When asked his views on the Oireachtas passing the Civil Partnership Bill, Bishop Walsh said: “I’ve always been hesitant about asking civil authorities to support a particular teaching of our church. I do place great emphasis on marriage, I have worked in that area all my life and I place great emphasis on marriage and family life.” He added: “It is deeply, deeply important and we would be endangering that at our peril. I know and respect many people who are gay. We should always treat them with the deep respect to which every human being is entitled.
“While I do worry about the apparent breakdown of family life, I equally respect the laws of this country. I have always done so and always will do so. I respect people who are of homosexual orientation and I would be always conscious of the fact that very often we in the church have hurt them and hurt them deeply and I am saddened by that and saddened by the lack of respect for any human being. So that is really all I would like to say on that.”
It is difficult to work out what Bishop Willie means by his references to "deep hurt" and "lack of respect"; also by his placing great emphasis on marriage, but equally respecting the Civil Partnership Act. The Catholic Church does not denounce gays from the pulpit but does teach that homosexual acts are intrinsically disordered. Does Bishop Willie agree or disagree with the teaching of the Church? As Professor William Tighe points out below, this is something we will probably never know. What we do know is that, in every controversy that arose during his period as Bishop of Killaloe, Willie Walsh preferred hunting with the hounds to running with the hare.
The Bishop and the Professor
Professor Willliam J. Tighe has written of Bishop Walsh that:
His two-page Foreward [to the book "Saving Christianity" by Hilary Wakeman] is a masterpiece of obscurity and fence-straddling. ........ Vagueness of phrasing (plausible deniability?) seems to be an ever-present characteristic of Bishop Willie’s mode of discourse, but it looks as though we are dealing with a bishop whose invocations of courage, honesty, and love conceal a dissenting mindset, one which he lacks the ability or the courage to express openly. Perhaps he ought to pluck up his courage and speak his mind.
His successor Fr Kieran O’Reilly will be ordained bishop of the diocese at the end of August 2010.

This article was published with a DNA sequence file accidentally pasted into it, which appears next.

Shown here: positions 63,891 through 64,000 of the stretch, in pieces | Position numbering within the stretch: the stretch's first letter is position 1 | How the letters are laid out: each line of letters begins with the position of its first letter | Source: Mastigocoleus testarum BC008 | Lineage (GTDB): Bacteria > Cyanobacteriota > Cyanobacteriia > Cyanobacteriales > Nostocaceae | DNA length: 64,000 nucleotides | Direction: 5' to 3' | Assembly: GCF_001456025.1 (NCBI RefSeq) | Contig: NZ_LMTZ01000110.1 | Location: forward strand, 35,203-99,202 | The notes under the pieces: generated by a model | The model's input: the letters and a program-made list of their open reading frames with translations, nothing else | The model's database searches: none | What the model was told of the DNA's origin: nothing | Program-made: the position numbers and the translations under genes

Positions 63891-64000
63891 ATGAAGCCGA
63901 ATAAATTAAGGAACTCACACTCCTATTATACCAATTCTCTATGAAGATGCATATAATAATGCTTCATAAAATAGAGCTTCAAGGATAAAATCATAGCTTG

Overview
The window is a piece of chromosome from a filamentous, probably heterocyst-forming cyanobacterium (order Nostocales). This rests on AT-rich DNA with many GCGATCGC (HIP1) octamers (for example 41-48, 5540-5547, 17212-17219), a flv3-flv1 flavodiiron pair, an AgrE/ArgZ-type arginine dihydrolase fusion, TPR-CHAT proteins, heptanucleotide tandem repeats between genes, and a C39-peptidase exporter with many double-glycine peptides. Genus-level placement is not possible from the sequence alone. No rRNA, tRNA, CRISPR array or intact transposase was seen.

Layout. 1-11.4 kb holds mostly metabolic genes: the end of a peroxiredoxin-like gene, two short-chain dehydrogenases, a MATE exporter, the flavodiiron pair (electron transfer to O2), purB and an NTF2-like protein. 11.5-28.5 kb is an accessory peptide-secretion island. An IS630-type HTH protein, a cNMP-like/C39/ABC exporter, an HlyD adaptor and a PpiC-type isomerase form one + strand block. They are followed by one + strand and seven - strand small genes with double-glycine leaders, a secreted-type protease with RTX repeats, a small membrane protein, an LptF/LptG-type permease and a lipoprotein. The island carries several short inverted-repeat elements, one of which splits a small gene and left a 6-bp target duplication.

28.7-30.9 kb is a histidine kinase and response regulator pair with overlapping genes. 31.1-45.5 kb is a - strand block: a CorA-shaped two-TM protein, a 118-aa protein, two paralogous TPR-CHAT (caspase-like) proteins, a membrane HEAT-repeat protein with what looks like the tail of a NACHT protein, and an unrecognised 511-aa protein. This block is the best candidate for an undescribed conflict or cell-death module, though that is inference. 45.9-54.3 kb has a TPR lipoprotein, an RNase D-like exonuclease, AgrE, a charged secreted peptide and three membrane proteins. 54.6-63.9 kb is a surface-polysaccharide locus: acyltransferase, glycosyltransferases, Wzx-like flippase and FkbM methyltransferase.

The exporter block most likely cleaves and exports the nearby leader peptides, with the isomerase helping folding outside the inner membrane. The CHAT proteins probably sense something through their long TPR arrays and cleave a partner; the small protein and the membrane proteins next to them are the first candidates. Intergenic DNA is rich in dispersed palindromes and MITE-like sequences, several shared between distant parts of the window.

Interview with the Irish Times in November 2010
The Irish Times published a major article on the Bishop by Kathy Sheridan in their Weekend Review on 6 November 2010. The opening paragraph says it all:
There may not be an afterlife, the causes of paedophilia are uncertain, arguments against women’s ordination are not at all convincing: the unsettling but refreshing thing about the retired bishop of Killaloe is that he thinks aloud, trusting in the listener to respect the many debates he has with himself ...
It is a puff piece that presents the retired Bishop as a man bravely and honestly facing up to doubts and difficulties. The child abuse issue figures strongly but there is no mention of the falsely accused Patsy McGlinchey. Frankly I would not have expected that, but I was somewhat surprised to see that "John's Life of Pain", so prominently highlighted by the Times only a few month's before, is also ignored. It may be, that the torrent of ridicule that descended on the Bishop's head last August, has had a certain effect.
There is one interesting bit:
By now he is wondering aloud, dangerously [!!], whether the true culprit was not celibacy but the formation of the boy priests. “From the time I was 12 years old until my mid- to late-20s, I lived in a totally male environment and I think that has some significance in your growing to sexual maturity. I’m very nervous about saying this – it’s an issue that hasn’t been faced – but practically all the abuse that I’ve come across has been abuse of boys, and boys of 14, 15 years old. Now, that raises some serious questions, and if you really went into them you would be accused of mixing up homosexuality and paedophilia. If a priest abuses a 16- or 17-year old, is that homesexual? It’s certainly not paedophilia. Where does the division come? It is a very hazardous area – and there’s no question in my mind that I’m not equating homosexuality with sexual abuse by priests. No, I’m not. But I’m saying that at a certain point the distinction is not that clear.
Kathy Sheridan's use of the word "dangerously" is hilarious, in the context of the Bishop criticising the Church. However it has an unintended validity when Walsh makes the obvious point, that almost all cases of abuse he has come across, comprise a priest's abuse of adolescent boys. In fact, credible allegations of clerical abuse almost always relate to homosexual encounters between priests and adolescent males. (The case of Colm O'Gorman and Fr Sean Fortune is an obvious example.) At the very end of his career Bishop Willie may finally have said something that is both honest and courageous!